Innsbruck delights with high peaks and a proud history. Twice host to the Winter Olympics and the Winter Paralympics, snow and ice lie at the spiritual heart of this city
Innsbruck certainly has a knack for putting its best foot forward: On the profitable trade route between Germany and Italy near a mountain pass used since Roman times, it has been welcoming guests for millennia.
It’s not hard to see why: Lying snug in the Inn Valley and surrounded by tall mountains, the vibrant city with its medieval Altstadt (old town) has a fairy-tale feel to enchant any visitor. But as the old adage says: “It’s not the destination but the journey that matters;” and the experience no longer need begin at Innsbruck’s alpine fringes. Vienna’s Hauptbahnhof is just over four hours away by rail, snaking southwest and ever upwards (it feels) for a trip both scenic and relaxing.
The early bird…
I took the 6:30 ÖBB Railjet, surrounded by wafting aromas of coffee and croissants coming from the dining car, and looked out at the frosty countryside whizzing past at 230 km/h. Passengers quietly chatted, read books and magazines, toyed with their mobiles or dozed as we zoomed through tunnels, over bridges and fields and past old farmhouses as big as an entire Gemeindebau (public housing block). The plains and scattered villages soon gave way to rolling hills and dark forests.
We stopped briefly in Salzburg; people climbed aboard as others hopped off. Our train was cut cleanly in half like a string of frankfurters – one part bound for Munich, the ours for the country’s western tip in Bregenz. And like a sleepy caterpillar cocooned for so very long, I blinked my eyes and, in what seemed like no time, I stepped off in Innsbruck and spread my wings.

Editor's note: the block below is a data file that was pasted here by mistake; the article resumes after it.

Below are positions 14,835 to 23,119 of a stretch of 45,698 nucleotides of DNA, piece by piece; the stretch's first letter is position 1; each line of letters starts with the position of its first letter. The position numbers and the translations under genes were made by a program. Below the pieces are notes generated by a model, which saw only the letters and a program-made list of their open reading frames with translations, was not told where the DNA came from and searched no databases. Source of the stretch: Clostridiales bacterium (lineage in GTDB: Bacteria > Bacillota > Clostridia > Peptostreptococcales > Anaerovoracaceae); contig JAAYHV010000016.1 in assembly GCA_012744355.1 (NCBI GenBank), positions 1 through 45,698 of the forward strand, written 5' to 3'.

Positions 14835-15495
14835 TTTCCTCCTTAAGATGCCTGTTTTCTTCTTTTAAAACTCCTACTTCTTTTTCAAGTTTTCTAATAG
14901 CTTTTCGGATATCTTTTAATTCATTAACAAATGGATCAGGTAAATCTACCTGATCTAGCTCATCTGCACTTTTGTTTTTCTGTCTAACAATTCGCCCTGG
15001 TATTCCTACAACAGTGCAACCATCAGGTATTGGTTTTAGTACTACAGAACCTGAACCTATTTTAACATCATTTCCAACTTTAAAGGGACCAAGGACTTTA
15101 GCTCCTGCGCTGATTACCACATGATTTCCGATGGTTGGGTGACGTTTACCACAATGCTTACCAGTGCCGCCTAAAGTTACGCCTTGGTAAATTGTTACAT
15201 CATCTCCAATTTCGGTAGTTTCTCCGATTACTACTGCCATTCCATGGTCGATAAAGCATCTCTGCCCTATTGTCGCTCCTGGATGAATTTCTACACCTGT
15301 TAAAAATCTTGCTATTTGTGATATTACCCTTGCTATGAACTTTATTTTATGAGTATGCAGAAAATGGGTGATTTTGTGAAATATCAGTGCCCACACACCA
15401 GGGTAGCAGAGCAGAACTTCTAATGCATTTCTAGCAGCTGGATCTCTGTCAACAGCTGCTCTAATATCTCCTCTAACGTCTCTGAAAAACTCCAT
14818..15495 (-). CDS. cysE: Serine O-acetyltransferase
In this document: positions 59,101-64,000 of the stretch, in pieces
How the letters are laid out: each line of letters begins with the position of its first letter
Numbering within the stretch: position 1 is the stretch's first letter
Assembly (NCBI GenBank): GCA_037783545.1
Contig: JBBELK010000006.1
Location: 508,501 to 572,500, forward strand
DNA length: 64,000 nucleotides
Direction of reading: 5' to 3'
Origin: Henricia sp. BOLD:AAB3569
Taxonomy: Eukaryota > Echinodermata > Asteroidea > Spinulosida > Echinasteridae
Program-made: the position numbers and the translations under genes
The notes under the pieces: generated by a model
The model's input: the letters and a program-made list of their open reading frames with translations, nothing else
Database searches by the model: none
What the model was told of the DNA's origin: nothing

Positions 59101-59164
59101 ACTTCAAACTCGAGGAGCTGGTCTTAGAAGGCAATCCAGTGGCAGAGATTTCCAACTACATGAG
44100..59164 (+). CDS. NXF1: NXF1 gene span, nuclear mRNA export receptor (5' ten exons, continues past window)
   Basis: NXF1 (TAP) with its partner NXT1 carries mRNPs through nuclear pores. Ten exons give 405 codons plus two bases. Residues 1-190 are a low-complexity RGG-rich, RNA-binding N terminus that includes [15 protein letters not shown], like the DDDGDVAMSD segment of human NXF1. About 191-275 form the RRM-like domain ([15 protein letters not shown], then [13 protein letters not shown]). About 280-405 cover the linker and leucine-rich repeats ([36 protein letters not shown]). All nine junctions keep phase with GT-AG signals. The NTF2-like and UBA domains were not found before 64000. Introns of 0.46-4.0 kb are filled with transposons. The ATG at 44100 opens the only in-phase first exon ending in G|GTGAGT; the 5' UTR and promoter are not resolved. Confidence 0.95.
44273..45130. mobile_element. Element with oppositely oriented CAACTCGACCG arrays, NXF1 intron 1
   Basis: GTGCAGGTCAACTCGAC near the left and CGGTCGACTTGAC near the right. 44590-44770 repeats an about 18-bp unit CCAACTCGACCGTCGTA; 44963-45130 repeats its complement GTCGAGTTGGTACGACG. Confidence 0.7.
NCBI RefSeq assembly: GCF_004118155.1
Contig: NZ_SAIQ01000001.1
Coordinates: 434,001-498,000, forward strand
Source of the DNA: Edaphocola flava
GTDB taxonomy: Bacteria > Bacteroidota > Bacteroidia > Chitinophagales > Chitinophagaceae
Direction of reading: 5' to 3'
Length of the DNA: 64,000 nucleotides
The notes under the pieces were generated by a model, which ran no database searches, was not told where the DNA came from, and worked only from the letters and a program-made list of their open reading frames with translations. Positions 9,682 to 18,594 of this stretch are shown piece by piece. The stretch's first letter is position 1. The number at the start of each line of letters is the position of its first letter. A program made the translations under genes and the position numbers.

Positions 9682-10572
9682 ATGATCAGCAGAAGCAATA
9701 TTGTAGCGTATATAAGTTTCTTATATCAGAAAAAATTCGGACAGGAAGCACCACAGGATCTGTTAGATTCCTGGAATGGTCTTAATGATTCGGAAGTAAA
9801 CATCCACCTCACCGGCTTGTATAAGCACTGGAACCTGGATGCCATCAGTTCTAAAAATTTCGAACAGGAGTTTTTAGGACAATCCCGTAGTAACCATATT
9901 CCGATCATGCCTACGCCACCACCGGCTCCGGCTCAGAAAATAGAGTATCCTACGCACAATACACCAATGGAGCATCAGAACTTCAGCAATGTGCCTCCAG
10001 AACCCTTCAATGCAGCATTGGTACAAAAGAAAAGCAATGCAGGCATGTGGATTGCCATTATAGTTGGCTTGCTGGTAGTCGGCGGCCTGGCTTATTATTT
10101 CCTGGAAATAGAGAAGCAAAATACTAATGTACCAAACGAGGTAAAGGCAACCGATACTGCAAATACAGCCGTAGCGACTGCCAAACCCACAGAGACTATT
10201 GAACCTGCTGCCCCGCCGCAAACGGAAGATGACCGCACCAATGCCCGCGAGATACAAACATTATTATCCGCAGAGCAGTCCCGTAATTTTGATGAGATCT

From downtown to downhill
“You’re going skiing?” friends asked more than once when I told them about my trip. With Innsbruck surrounded by the Alps, virtually endless ski slopes and a connecting funicular railway (Hungerburg Funicular) at its center, it’s a reasonable question.
Twice host to the Winter Olympic (1964 and 1976) and the Winter Paralympic (1984 and 1988) games, snow and ice lie at the spiritual heart of Innsbruck. Upon arrival I was greeted by skiers trudging along the colorful streets, skis slung over their shoulders, gazing up longingly at those chiseled white peaks.
The lure of the mountains is no less in summertime, when mountain bikers, rock climbers, hikers, hang gliders and other outdoor enthusiasts ascend in droves. It’s a rarefied atmosphere and, indeed, British writer Douglas Adams claimed to have conceived his Hitchhiker’s Guide to the Galaxy while laying back drunk in a field just outside Innsbruck, staring at the stars. Everyone here, it seems, scrambles up the mountains just to find their own unique way back down. But I was here for the city itself – its sights, history, perhaps even some shopping.
The Golden Roof